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Covid-19 job losses persist, but grants cushion the blo...



Covid-19 job losses persist, but grants cushion the blow

Painter Emanuel Chisiya waits for work in the informal sector with about 200 other jobseekers at a road junction in Cape Town, South Africa. (Photo: EPA-EFE / NIC BOTHMA)

The introduction of the Social Relief of Distress (SRD) grant seems to have contributed substantially to the poverty-rate recovery. We find that the SRD grant cushioned the poverty impact on job losers, with approximately one third living in a household with at least one SRD grant recipient. 

By April this year, the Covid-19 pandemic had devastated the South African labour market, leading to large increases in poverty. Unfortunately, the labour market rebound that was hoped for following the relaxation of lockdown legislation from May onwards, has been incomplete. The loss of approximately three million jobs in April persisted into June, representing a loss of one fifth of February employment. Top-ups to social grants and the new “Social Relief of Distress Grant” did, however, offer some relief and moderated the poverty impact of this enduring labour market shock. 

These are some of the key findings of our analysis of a new round of survey data from the National Income Dynamics Study: Coronavirus Rapid Mobile Survey (NIDS-CRAM), in which we investigate the extent and the magnitude of the economic and labour market recovery between April and June. This survey has tracked thousands of South Africans since the start of the pandemic, allowing us to make inferences about the broader population. 

In our analysis of the first round of NIDS-CRAM data, we divided adults into those who were actively employed (green bars), on paid leave (yellow bars), temporarily laid-off (orange bars), and those without any employment relationship (red bars). The figure shows that net active employment declined by 21 percentage points (about six million jobs) between February and April. About half of this drop could be attributed to increases in paid leave or temporary lay-offs, but the other half (about three million jobs) was the result of terminated employment relationships.

Employment Status and net change: pre-Covid, Level 5 lockdown and Level 3 lockdown


Our new analysis documents that between April and June – when South Africa moved from Level 5 to Level 3 of the national lockdown – active employment increased by 11 percentage points (about three million jobs). June still had three million fewer active employment relationships than February (a 10 percentage point decline), but this means that approximately half of the active employment loss between February and April was recovered by June. 

However, this partial recovery is almost entirely accounted for by a large decline in the number of adults on paid leave or temporarily laid-off (yellow and orange bars). By contrast, the increase in fully severed employment relationships, which we observed between February and April, persisted into June (red bars). It appears that the most serious aspect of the Covid-19-related labour market impact – the loss of three million jobs – has endured.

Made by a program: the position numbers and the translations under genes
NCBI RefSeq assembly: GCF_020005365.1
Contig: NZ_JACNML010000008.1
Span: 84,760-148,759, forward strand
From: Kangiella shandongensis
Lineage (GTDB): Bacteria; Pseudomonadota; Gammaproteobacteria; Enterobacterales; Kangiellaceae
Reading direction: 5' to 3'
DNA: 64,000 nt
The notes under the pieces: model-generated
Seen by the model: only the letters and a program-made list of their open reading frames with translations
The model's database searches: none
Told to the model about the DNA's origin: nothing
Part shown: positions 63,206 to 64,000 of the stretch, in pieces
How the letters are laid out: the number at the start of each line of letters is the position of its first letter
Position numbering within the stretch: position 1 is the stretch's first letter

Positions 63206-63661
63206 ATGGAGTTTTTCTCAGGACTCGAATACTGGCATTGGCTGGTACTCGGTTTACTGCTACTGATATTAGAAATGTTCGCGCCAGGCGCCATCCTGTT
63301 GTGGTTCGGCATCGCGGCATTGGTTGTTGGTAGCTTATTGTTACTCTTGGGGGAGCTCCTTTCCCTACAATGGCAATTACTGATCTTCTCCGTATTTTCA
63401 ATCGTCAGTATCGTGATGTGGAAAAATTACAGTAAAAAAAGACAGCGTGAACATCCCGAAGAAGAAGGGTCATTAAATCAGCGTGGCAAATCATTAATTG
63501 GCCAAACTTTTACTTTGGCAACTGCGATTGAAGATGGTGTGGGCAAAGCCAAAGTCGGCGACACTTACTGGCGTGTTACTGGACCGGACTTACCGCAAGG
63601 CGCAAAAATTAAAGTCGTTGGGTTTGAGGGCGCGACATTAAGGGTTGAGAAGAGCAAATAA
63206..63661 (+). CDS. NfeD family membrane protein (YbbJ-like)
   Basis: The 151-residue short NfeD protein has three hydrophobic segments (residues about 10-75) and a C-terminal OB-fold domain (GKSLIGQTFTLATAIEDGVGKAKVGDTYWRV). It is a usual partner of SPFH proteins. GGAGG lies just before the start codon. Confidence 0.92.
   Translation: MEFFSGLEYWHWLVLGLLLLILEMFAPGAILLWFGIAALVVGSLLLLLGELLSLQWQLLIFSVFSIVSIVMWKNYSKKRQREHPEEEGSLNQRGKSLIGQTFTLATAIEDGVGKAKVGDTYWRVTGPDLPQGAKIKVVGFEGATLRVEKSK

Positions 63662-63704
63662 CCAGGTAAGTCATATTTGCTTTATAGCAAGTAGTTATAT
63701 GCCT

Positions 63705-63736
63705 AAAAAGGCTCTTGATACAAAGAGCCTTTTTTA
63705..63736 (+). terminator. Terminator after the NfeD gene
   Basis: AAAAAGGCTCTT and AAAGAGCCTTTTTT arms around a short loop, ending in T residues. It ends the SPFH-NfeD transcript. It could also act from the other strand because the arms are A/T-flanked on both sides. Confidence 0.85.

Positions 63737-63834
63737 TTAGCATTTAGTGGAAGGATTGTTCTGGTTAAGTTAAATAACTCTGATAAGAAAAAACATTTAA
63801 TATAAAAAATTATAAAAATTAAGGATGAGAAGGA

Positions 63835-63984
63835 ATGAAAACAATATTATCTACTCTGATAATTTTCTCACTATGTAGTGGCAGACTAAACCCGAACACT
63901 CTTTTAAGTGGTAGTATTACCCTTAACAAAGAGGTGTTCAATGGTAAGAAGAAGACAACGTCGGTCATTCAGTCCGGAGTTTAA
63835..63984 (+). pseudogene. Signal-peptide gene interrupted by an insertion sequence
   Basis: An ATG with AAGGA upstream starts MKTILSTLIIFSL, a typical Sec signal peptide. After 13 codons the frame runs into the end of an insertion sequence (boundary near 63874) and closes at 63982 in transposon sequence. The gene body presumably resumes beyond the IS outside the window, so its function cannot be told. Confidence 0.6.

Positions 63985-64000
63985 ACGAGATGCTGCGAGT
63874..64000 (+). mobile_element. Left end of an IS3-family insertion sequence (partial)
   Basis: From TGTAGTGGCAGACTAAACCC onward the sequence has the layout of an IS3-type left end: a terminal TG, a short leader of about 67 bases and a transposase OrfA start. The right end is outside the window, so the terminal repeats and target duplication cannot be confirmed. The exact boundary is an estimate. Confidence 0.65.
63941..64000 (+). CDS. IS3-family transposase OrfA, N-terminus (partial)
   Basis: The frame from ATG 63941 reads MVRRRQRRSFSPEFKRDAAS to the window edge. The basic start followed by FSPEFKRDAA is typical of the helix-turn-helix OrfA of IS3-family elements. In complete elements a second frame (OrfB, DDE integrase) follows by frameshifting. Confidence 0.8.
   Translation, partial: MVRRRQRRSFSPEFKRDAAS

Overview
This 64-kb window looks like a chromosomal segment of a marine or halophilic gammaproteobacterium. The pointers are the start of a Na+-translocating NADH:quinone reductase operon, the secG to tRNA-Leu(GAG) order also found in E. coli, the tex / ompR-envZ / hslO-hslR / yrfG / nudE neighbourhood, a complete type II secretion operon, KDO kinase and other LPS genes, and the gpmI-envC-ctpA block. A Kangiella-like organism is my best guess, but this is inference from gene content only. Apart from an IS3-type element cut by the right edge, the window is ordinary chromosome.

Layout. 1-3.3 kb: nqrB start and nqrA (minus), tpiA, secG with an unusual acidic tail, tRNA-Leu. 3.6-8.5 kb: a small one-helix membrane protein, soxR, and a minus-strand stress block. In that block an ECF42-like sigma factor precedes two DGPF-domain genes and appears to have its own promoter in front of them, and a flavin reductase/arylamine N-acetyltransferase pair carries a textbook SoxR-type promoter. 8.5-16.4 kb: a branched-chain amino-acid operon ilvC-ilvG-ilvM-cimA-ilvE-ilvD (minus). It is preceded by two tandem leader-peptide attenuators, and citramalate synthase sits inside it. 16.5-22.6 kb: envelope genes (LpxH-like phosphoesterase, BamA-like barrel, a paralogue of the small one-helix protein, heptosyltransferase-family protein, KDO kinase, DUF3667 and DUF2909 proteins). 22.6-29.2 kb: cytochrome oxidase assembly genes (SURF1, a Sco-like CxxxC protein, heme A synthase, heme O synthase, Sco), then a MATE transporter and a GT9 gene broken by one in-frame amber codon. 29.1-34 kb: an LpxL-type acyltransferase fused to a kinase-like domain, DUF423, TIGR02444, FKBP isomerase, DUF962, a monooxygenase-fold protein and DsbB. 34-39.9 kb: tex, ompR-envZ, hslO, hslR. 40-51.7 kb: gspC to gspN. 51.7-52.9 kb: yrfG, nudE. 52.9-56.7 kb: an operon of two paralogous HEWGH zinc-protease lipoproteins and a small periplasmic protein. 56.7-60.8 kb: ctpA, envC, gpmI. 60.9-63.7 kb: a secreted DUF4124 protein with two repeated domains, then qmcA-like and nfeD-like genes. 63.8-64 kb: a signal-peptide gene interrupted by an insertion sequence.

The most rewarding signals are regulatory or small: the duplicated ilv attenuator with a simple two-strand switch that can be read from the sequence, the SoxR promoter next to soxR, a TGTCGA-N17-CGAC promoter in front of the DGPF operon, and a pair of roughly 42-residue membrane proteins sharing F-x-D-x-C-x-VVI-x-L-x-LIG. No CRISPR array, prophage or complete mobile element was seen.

While the figure documents net changes in the employment categories, there was also substantial reallocation of jobs – 40% of April’s “temporarily laid-off” workers, who expected to return to their jobs, reported no longer having any kind of employment relationship in June. 

What happened to poverty over the Covid-19 period?

In our previous analysis, we estimated large increases in poverty for those who lost jobs during the hard lockdown in April. 

Between April and June, however, active employment partially recovered and the government rolled out grant top-ups along with the new Social Relief of Distress (SRD) grant. By comparing April incomes to June incomes for the same individuals (all working age adults), we estimate that adult poverty rates decreased by approximately three to six percentage points (one to two million individuals) over this period, depending on the poverty line used. We cannot say how poverty in June compared to pre-Covid levels, as household income data was not collected for February. 

The introduction of the SRD grant seems to have contributed substantially to this poverty-rate recovery. We find that the SRD grant cushioned the poverty impact on job losers, with approximately one third living in a household with at least one SRD grant recipient. 

More generally, out of all adults in the bottom half of the income distribution, 10% had received the SRD grant in June, and 17% had successfully applied for the SRD grant by the time of interview in July/August. 

The SRD grant also demonstrated generally progressive targeting, with poorer job-losers, those formerly in manual occupations or informal employment, receiving better coverage. However, some potentially less favourable features of the SRD grant design and implementation need to be kept in mind. 

Women were disproportionately excluded from the SRD grant, likely due to the ineligibility of those who receive other assistance such as the child support grant. Implementation of the SRD grant was also slow and remains incomplete. We estimate that the vast majority of eligible adults had not been approved for the SRD grant by July/August. 

Forthcoming waves of NIDS-CRAM will allow us to evaluate whether the labour market recovery continues to build momentum, or whether job losses endure. DM/MC 

Bassier and Budlender are PhD candidates in economics at the University of Massachusetts, Amherst; Jain is a PhD candidate in economics at Harvard University; Zizzamia is a DPhil candidate in international development at the University of Oxford.


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